A Movie Maker Goes to Class

M. Night Shyamalan discusses standardized testing, charter schools and closing the achievement gap.

By SHARE
GR_130918_shyamalan.jpg

When famed filmmaker M. Night Shyamalan went to scout locations for a movie set, he was stunned by the disparity between two Philadelphia schools. In "I Got Schooled: The Unlikely Story of How a Moonlighting Movie Maker Learned the Five Keys to Closing America's Education Gap," Shyamalan, who says he was "completely ignorant" on the topic, takes readers on a personal five-year journey to figure out the best practices necessary to close the achievement gap. He recently spoke with U.S. News about his experience and the importance of a systematic and collective approach. Excerpts:

Why take on the issue of failing public schools?

In the book, I talk about location scouting for a movie. I went to two public high schools and one was exceptional – I wanted to be there, all the kids were so bright, and it was incredible. And then we got in the van and went to another high school with metal detectors and fire damage to the theater, and kids were walking around with their heads down. It's just poignant and unfair, and I wanted to understand what the difference was and why. Is there anything that can be done about it? So it wasn't about failing public schools, but seeing them in person. When you get hit, it becomes personal. It wasn't a crusade or anything like that.

You call the school system an educational apartheid. Why?

If you look at our higher-achieving schools, they're actually leading the world. But it's [lower-achieving schools, mostly in urban areas with] mainly African-American and Hispanic kids that are putting us where we are compared to the world. Why are we okay with that disparity? Finland is talked about in comparison with the United States, but it doesn't have the kind of class issues, the kind of racial issues, that this country was founded on. And these are still the scars that are healing here. [Minority] points of view are not given the same level of respect; [their] lives aren't given the same level of value. That's still in [America's] DNA. If this was happening mainly to white kids, I don't know if it'd be quite as slow of a fix as is happening.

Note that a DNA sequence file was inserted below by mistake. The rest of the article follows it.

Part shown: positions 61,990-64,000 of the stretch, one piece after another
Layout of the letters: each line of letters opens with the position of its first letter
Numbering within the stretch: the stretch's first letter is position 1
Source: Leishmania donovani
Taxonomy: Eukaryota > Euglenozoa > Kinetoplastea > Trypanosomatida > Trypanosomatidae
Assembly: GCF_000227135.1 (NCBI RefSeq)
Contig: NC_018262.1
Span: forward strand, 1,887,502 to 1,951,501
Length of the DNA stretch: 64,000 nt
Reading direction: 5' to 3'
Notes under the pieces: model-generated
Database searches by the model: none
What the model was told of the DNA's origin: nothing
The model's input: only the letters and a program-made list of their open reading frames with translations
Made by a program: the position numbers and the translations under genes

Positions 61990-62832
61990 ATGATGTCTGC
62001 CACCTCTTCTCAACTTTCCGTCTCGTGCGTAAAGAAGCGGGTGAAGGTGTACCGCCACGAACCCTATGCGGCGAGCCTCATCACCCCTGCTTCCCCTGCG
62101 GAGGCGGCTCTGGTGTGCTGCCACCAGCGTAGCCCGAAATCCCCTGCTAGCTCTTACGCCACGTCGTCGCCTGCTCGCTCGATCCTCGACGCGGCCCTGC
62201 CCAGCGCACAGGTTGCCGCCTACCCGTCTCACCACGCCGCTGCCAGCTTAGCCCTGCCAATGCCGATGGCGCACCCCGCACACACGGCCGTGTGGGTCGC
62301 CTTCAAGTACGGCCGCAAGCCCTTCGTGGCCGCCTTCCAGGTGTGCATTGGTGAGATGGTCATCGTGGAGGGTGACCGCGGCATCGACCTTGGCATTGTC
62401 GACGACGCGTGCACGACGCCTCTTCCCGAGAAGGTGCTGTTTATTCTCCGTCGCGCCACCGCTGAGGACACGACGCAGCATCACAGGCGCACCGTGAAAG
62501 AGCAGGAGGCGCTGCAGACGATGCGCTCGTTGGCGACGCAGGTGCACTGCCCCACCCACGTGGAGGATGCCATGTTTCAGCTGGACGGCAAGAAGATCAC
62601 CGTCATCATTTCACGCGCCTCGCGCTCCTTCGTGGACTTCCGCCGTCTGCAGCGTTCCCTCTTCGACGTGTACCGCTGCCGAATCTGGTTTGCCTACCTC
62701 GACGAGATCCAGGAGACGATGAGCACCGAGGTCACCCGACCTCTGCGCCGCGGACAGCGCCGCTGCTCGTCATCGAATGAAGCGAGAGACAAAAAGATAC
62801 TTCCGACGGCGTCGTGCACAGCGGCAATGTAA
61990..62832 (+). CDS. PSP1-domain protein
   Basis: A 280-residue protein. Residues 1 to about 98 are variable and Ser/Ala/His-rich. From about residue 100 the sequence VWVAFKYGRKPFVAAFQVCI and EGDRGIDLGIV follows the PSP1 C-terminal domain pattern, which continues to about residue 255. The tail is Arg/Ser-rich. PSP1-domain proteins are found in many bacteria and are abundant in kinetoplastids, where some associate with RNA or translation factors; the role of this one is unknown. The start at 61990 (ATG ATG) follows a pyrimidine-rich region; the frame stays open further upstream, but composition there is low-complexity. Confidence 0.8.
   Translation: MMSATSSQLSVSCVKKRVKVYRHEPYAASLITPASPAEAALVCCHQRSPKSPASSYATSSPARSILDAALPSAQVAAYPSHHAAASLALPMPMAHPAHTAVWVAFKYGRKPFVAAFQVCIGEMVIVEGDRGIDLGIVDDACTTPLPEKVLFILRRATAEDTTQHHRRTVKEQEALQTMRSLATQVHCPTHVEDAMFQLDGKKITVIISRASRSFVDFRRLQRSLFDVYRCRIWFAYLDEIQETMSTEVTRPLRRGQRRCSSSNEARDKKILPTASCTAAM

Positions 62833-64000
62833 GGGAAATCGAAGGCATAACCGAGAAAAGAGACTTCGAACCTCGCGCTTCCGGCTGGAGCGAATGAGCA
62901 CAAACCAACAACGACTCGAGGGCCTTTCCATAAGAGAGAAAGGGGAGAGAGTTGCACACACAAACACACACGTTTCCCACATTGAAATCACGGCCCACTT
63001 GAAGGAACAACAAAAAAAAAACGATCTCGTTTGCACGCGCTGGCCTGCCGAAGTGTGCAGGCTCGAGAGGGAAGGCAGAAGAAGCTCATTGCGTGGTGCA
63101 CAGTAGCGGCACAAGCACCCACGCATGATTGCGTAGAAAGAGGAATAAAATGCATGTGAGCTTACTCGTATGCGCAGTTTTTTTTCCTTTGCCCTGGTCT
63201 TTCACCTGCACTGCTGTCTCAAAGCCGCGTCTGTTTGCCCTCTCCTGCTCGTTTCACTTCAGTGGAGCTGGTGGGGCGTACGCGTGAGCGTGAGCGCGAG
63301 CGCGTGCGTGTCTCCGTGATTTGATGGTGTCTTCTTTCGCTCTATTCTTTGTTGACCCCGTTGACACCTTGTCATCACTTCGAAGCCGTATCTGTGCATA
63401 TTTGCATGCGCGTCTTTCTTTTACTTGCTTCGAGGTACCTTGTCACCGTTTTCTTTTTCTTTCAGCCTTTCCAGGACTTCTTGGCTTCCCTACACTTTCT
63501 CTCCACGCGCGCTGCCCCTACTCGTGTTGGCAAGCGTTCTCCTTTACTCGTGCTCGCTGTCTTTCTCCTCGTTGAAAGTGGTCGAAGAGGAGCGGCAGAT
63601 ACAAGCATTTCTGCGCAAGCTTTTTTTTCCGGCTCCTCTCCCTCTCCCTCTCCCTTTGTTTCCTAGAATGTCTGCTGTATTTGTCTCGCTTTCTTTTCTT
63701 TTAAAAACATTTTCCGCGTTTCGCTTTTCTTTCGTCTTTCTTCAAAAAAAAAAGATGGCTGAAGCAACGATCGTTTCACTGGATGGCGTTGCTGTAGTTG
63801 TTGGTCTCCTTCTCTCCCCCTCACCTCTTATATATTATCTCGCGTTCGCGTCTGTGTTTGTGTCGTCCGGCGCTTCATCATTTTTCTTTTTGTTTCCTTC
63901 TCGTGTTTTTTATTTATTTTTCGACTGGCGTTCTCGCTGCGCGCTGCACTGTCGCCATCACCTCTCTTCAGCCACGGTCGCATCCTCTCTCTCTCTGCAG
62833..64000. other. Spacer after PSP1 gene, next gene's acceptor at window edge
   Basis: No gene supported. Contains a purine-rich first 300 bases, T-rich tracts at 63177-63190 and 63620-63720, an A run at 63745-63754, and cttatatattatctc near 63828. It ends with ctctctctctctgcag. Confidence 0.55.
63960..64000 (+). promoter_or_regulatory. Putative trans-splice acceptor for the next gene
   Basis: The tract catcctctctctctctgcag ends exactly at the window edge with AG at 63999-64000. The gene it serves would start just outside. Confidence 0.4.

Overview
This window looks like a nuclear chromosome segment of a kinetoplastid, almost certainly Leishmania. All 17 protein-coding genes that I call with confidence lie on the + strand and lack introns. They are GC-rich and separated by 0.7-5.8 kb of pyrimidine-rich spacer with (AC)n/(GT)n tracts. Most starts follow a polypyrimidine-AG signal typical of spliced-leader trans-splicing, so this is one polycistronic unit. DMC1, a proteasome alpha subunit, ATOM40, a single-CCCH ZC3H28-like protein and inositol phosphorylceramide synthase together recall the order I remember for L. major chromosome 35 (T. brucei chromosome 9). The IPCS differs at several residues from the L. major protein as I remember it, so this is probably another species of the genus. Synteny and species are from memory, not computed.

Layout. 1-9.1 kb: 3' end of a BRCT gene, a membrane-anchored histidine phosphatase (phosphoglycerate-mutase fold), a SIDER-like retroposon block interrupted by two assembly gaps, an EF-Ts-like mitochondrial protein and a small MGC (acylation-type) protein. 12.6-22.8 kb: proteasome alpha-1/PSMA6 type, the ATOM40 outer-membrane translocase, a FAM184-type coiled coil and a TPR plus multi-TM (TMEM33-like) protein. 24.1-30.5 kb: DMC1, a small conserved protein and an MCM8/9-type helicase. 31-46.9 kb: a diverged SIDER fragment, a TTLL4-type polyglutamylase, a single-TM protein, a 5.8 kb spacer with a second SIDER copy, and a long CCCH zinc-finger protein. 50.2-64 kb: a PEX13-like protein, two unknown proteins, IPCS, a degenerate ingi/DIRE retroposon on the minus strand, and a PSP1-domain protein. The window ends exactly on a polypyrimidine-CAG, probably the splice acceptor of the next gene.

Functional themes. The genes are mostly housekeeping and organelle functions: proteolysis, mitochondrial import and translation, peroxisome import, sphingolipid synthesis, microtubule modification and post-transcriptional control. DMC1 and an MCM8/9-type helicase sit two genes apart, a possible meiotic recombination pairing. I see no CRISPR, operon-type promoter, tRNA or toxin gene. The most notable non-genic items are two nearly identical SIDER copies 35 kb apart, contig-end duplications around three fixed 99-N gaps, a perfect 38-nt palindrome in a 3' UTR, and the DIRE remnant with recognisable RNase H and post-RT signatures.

[Check out U.S. News Weekly, an insider's guide to politics and policy.]

Can the achievement gap be closed?

That's what's been so beautifully proven and was so exciting over the years in researching the book – examples of unequivocally closing the achievement gap and actually creating a tiny one the opposite way. It's been proven over and over by teachers, and then by schools, and now by systems of schools where 3,000 or 6,000 kids are starting to close the gap.

Why do you focus on raising standardized test scores when they're so controversial?

They are criteria for measurement, and they're valid. That's the best we have to delineate value added, if we're moving in the right direction. You can have these kids at levels (and beyond) of their white counterparts in suburbia, [even] by using the flawed measuring tools that we have today.

You say that charter schools aren't the answer, but why are so many closing the achievement gap?

Those schools create the atmosphere so you can [make the changes necessary]. For example, every public school in the country does not have the ability autonomously to say, we have to extend the school day, we have to extend the school year, so they can't do one of the main things. They're pushing the boulder up, and then it slides back over the summer.

[See a collection of political cartoons on the budget and deficit.]

What are other keys you identify to closing the gap?

You know, I don't want it to be trite. There's so much nuance. You have to understand why [the need for] small schools is on the list. If you were going to do nothing but small schools, that's going to do nothing. It has to be a part of the system of tenets, and understanding why they're together is really the big takeaway.

You emphasize that all the different steps need to be implemented together. Why?

My friend is a doctor who teaches residents at his hospital, telling them, you need to tell your patients to do things like sleep eight hours a day, have a balanced diet, exercise three times a week, not smoke – things that we know. But if you do those things together, they collectively lower your chances of getting all diseases by such an incredible amount, it's staggering. If you don't do one of them, like if you exercise like a madman, but you smoke, your chances of getting these diseases increase almost back to the norm again. It's a collective, because your body is a system. And that's when it clicked. Every single piece of information that's been gleaned over the years started to fit, and it made this big picture.